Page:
Scientists Increase Sea Water Surface Will Be Faster

Scientists Increase Sea Water Surface Will Be Faster

Image source: http://www.climate-change-guide.com/images/distribution-of-global-warming.jpg

Antarctica – In the next few decades, sea levels will rise faster than previously thought. Recent research reveals that the Antarctic ice is unstable.

Meanwhile, the UN agency handling climate change has predicted that sea levels will rise by up to one meter in this century.

Based on research published in the journal Nature, the collapse of the Antarctic ice sheet will lead to a two-fold rise in sea level, 2 meters, at 2100. This happens if carbon emissions are not reduced.

Previously, melting ice in Antarctica was caused only by warm air and sea temperatures. However, it is now known that active processes, such as the collapse of large ice cliffs, are also a trigger for rising sea levels.

"That (rising sea levels) could cause catastrophes for low-lying cities," said Professor of the University of Massachusetts Amherst, Robert DeConto.

As quoted from The Guardian on Thursday (31/3/2016), DeConto also explains if global warming is not stopped, sea level rise will change from millimeters to centimeters per year. "At that point it is not about prevention techniques, but (people) must move (from the city)," he said.

Climate change not only causes sea level rise, but also makes the storm even more fierce. Low-land cities, such as New York, Mumbai, and Guangzhou, can also suffer major devastation due to a combination of these.

Many coastal cities are thriving. Based on an analysis of the World Bank and OECD staff, indicating that flood damage could result in up to $ 1 trillion or Rp 13,260 trillion in losses by 2050, unless action is taken.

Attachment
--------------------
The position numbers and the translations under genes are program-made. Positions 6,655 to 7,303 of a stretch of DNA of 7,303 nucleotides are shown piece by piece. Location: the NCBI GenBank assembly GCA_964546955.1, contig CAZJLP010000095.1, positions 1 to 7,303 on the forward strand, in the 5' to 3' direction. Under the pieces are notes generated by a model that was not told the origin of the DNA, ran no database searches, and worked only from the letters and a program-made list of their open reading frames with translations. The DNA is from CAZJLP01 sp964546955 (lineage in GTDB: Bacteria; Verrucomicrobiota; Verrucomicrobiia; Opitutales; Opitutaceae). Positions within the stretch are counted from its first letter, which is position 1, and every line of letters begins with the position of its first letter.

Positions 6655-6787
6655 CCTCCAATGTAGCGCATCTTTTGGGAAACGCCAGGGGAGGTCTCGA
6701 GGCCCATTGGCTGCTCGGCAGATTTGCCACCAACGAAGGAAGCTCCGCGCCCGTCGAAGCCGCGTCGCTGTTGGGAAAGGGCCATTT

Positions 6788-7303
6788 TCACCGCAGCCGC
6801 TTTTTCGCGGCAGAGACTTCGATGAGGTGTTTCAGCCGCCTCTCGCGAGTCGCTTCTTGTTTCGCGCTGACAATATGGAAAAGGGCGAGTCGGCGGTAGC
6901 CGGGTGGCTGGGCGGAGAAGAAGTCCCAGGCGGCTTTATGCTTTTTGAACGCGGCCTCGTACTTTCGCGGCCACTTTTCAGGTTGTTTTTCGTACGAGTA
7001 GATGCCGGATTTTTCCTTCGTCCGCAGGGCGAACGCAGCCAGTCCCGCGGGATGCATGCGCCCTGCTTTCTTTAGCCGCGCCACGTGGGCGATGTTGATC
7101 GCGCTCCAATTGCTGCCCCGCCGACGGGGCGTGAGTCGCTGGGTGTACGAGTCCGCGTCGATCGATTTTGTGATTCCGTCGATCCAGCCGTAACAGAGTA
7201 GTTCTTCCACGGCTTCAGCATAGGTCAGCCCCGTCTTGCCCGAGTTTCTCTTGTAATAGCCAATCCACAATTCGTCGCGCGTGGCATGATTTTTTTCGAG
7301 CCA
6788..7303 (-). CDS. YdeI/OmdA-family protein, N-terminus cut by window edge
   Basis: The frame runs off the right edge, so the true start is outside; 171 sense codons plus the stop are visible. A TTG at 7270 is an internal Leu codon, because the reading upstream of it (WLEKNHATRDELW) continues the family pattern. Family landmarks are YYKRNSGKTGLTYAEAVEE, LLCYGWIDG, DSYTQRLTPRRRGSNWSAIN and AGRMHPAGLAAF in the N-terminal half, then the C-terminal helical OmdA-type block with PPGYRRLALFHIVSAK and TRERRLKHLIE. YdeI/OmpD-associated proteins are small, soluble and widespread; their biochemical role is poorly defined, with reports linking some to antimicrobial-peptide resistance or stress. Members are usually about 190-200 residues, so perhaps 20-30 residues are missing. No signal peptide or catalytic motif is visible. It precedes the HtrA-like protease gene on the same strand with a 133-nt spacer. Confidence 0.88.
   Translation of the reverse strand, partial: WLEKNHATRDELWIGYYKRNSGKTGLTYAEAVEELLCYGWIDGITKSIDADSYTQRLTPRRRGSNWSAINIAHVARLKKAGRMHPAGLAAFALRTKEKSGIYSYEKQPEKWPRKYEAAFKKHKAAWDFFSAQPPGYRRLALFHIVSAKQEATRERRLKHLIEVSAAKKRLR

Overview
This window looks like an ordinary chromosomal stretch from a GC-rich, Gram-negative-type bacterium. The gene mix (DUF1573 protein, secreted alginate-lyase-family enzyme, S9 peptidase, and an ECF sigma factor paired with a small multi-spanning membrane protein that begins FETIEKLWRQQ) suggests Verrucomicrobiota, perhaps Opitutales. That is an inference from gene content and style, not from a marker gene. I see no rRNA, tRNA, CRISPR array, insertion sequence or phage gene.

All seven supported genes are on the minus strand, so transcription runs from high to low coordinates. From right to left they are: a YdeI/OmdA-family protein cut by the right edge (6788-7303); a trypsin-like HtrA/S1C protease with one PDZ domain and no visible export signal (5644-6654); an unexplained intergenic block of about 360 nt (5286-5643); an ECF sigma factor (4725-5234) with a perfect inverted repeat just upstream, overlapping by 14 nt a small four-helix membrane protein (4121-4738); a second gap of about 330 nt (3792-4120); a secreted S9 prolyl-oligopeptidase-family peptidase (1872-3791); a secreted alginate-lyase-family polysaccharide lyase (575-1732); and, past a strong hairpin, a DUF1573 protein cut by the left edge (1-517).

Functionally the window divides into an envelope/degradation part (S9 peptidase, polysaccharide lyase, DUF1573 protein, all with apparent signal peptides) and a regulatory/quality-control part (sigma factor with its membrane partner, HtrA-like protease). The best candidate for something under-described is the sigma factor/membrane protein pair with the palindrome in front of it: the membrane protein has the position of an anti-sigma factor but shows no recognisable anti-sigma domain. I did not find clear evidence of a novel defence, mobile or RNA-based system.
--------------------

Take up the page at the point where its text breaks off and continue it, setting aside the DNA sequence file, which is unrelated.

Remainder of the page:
Areas at great risk of damage include Miami, Boston, Nagoya and cities in China, Vietnam, Bangladesh and Ivory Coast.

Recent studies that continue the previous study, warning of the possible collapse of ice sheets in Antarctica and predict sea level rise.

"The bad news of high emissions is that we predict that Antarctica is likely to contribute to sea level rise by 2100," DeConto told the Guardian.However, he explained that if emissions can be reduced, the sea level rise can be reduced, although there is still a 10 percent chance of a significant increase. "This is the good news It's not too late to do and it's great." he said.

Physically active processes are known to be one way to make ice sheets crack. But the water that melts from the ice surface will flow down through the cracks and make the ice cracks widen.

"Melting water is a very destructive effect, it attacks the ice, both top and bottom," DeConto explains.

He also said that summer temperatures have been approaching or exceeding freezing around Antarctica. Under the circumstances he said, "It does not take much heat to see a dramatic increase (melting of the ice surface) and it will happen in no time."

Researchers have used the latest model that includes the loss of ice sheets from the Antarctic coast. The collapse of the ice hill can lead to ice cliffs as high as 1,000 m towering in the ocean, and if collapsed will lead to sea levels rise further.

Scientists calibrate their models with geological records on events 125,000 and 3 million years ago, when temperatures were almost equal to current temperatures but with higher sea levels.

Sea level rise is also due to water expansion when it gets warmer. In January, scientists suspect that the factor has been underestimated and adds an alarming expense to sea level rise in the future.

Today, average temperatures around the world have broken records. It has been announced that ice in the Arctic has been reduced and recorded to have the smallest size since 1979.

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